It appears that sometimes we get so caught up in holiday routines such as gift shopping, decorating, sending cards, putting up the tree, etc, that we overlook the original meaning of these tasks.

Living in America, we have such a wonderfully diverse pot of cultural traditions, each contributing to the holiday celebrations we practice today. We are the product of our ancestors, subliminally remembering them through family traditions passed down through the years. In a sense, it is our obligation to keep these cultural memories alive and well and nurtured in the spirits of the generations to follow.

This year, as your family celebrates around the Christmas tree, decorates a gingerbread house, opens stockings on the fireplace mantle, take a moment to share the roots of each tradition. Understanding where and why such traditions exist exemplifies the warmth and goodwill behind it. Read on and test your holiday trivia!

The Christmas Tree: Christian missionaries used evergreen trees to represent the everlasting life of Jesus. First widely used in Germany, using real lit candles as decoration.

Gingerbread Houses: The Bothers Grimm tale, “Hansel and Gretel” created a gingerbread house craze in Germany in the early 1800s. As the story of two children finding a witch’s house made of cake and candy became popular, German bakers started selling elaborate gingerbread houses decorated with icing and candies.

The Kissing Ball: A Victorian invention that encouraged even the most modest of English ladies to kiss. A ball made up of mistletoe, a plant believed by the Greeks to possess healing and life-generating powers, hung from the ceiling with a ribbon. According to the custom, anybody caught standing under the kissing ball has to give or receive a kiss or embrace. In France, this smooching under the mistletoe is saved for New Year’s Day.

Snowman: Frosty the Snowman came to life in Holiday carols in 1950, penned by songwriters Jack Nelson and Steve Rollins, who sold the song to Gene Autry. Building a snowman has become a winter holiday tradition ever since.

Christmas Cookies: The tradition of baking and serving cookies transcends various cultures, where the Europeans (particularly the Germans, Norwegians, and Swedish) have been baking cookies for sweet treats celebrating Christmas since the 1500s, but the tradition only reached the United States after the introduction of inexpensive tin cookie cutters in the 1930s.

Christmas Stockings: Christmas stockings originate from the 16th century Dutch Christmas Eve tradition of children leaving their clogs-full of straw and carrots for the donkeys they believed accompanied “Sinterclass”(an early version of St. Nick), by the fireplace. Sinterclass, in turn would leave a treat in each clog. In the 1800’s, Clement Clarke Moore’s “A Night Before Christmas” Americanized versions of the Santa Claus story, which included “stockings hung with care.”

Holly: Several ancient pagan religions used holly in their winter celebrations. The Romans decorated their homes with it. Holly was adopted by the Christian Church as a symbol of Jesus Christ, its pointed leaves representing the crown of thorns, and the red berries symbolizing Christ’s blood.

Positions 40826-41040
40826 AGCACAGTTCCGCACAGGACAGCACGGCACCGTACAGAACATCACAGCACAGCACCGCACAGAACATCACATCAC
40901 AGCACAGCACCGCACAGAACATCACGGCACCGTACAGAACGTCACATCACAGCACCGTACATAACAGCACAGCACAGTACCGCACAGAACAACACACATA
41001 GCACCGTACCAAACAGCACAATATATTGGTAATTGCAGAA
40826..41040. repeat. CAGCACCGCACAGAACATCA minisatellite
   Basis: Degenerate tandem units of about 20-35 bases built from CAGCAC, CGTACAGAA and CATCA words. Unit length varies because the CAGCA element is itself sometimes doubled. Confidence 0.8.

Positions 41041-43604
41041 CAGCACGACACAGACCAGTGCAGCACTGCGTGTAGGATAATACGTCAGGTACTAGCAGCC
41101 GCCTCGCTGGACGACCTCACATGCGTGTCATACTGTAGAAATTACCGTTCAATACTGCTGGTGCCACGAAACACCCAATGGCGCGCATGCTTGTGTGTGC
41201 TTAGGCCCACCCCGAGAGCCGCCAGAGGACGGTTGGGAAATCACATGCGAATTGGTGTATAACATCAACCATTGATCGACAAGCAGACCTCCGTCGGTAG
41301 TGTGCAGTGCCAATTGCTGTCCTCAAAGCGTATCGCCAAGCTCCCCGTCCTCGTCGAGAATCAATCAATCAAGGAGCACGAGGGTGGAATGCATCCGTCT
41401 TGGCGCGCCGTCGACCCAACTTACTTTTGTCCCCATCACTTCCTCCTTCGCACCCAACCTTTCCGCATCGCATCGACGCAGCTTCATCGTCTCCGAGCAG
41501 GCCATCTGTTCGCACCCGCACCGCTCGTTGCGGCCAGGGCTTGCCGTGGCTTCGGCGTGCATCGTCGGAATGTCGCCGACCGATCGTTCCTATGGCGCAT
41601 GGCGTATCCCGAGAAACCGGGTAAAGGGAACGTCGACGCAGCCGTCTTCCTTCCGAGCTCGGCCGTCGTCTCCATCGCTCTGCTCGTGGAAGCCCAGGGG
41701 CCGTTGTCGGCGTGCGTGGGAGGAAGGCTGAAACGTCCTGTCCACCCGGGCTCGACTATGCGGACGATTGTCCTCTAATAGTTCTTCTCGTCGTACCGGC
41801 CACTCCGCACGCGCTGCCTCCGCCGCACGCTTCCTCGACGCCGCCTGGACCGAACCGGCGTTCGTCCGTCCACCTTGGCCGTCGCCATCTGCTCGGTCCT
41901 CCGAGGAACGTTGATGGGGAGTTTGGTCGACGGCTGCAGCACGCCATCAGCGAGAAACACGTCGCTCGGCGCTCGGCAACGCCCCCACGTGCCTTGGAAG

Candy Canes: In 1670, a German choirmaster gave his young singers white sugar sticks to keep them quiet during the long Nativity service. In honor of the occasion, he bent the sticks to resemble shepherd’s crooks. It wasn’t until the 20th century that candy-makers added red stripes and peppermint flavoring. Christian legend claims the white symbolizes Christ’s purity, the red stands for his blood, the peppermint represents the gifts of spices brought by the wise men, and the hardness of the candy is a reminder that Jesus is the rock and foundation of the church.

Greeting Cards: In 1843, Sir Henry Cole, founder of the Victoria and Albert Museum in London, wanted to remind his friends to help the poor during the holidays but didn’t think it was possible to handwrite so many letters, so he had cards printed showing a picture of poor people getting clothed and fed, with a message “A Merry Christmas and Happy New Year to You.”

Wreath: The tradition of hanging a wreath on the front door dates back to ancient Europe, when wreaths served as house numbers.

Poinsettia: The poinsettia is prized in its native Mexico s a symbol for the Star of Bethlehem. Legend says an angel created the plant from a bouquet of weeds gathered by a poor girl so that the child would have a beautiful gift to lay on the manger at church on Christmas Eve.

Plum Pudding: There are actually no plums in plum pudding (also known as figgy), but this rich, steamed cake does contain currants, raisins, nuts and sometimes even beef suet. Originating in England in the 14th century, members of English households used to take turns stirring the pudding while making a wish. Small silver charms were baked into the pudding as symbols of good wishes for the coming year.

Lisa Lelas is a bestselling author, productivity consultant & book writing coach. Remember to sign up for Lisa’s 15th annual Goal Setting & Vision Board workshop on Saturday January 23 via Zoom this year.

Connecticut Media Group